Getting Around: MRT Exit Gives you the closest MRT exit to your destination

I came across MRT Exit just the other day, which promises to help find the best route from an MRT exit to your destination. As the MRT systems in Taipei and Kaohsiung keep expanding and are getting busier, it’s kind of nice to know what exit you need to head towards because, suffice it to say, it can be a little confusing:


This is especially helpful as an exit may lead you to a destination that isn’t necessarily listed on the signs or even the maps on the concourse.

Anyway, MRT Exit does a lot to help mitigate this confusion by allowing you to check out your destination online first, plug it into the site, and figure out which line you need to take, what station to disembark from, and which exit to use to leave the station.

So let’s take a look at how it works!

Continue reading “Getting Around: MRT Exit Gives you the closest MRT exit to your destination”

ClozeCards: New Stories, Flashcards and Motivation

I just heard from David, the creator of (which you may remember from a previous post). He recently shared the information below with me, and I thought it would be really great to let everyone else know about these new features. The site itself has gone through a redesign, so I highly recommend going to check it out if you haven’t been over there yet, or have yet to see the new changes.

Anyway, I’ll let David go over some of the new additions–perhaps the most exciting of which is the recent collaboration with a Chinese publishing company to bring Chinese short stories into ClozeCards!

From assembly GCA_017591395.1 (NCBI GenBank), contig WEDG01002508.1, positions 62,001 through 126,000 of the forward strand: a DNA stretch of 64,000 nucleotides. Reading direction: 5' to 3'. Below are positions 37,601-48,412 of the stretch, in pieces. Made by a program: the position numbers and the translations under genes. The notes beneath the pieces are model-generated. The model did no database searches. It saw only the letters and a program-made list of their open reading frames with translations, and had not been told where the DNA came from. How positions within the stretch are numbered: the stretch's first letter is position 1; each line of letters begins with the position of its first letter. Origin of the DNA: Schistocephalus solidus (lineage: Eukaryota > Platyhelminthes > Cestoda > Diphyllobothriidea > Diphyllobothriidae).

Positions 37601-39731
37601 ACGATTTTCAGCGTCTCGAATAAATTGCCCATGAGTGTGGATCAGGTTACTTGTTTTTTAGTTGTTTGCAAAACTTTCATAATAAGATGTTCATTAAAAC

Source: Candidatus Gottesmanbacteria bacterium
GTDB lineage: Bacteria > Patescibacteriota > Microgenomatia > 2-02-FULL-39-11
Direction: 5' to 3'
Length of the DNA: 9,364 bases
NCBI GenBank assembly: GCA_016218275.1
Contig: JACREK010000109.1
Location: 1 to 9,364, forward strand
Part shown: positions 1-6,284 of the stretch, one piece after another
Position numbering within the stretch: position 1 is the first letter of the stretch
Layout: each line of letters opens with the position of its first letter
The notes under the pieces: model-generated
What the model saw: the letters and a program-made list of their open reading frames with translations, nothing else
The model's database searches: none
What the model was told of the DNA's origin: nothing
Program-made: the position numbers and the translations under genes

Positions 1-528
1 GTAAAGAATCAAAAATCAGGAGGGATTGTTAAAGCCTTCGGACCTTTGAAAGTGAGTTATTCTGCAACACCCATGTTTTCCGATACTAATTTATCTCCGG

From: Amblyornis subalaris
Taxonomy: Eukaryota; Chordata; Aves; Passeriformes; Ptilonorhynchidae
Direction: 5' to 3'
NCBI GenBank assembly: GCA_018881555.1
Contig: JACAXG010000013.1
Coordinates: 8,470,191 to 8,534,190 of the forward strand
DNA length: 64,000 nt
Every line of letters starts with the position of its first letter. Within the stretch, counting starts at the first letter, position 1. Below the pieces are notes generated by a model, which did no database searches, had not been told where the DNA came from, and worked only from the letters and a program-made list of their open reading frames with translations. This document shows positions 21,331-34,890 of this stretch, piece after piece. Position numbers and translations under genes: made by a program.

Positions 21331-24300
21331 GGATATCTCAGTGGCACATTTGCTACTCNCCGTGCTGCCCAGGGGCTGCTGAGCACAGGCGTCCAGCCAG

Short-stories, flashcards, and motivation.

Using flashcards is probably the most efficient way to learn Chinese. Unfortunately, flashcards offer very little to mark your progress and has no obvious milestones that can be celebrated. I don’t know about you, but for me, learning Chinese becomes much more fun when I see myself improving, when I can do something I previously couldn’t, and when I achieve a goal.

Now, after a long time of searching, I think I’ve found the best of both words: The efficiency of flashcards together with the motivational boost of small, achievable goals. The generous people at Chinese Stories Publishing have given me 11 short-stories, complete with audio and English translations, and I’ve created corresponding flashcard decks and graded the stories by difficulty. These stories are perfect goals: They’re reasonably short (you can learn the vocabulary in less than a week), you can easily how much work you need to put into them, and they’re fun!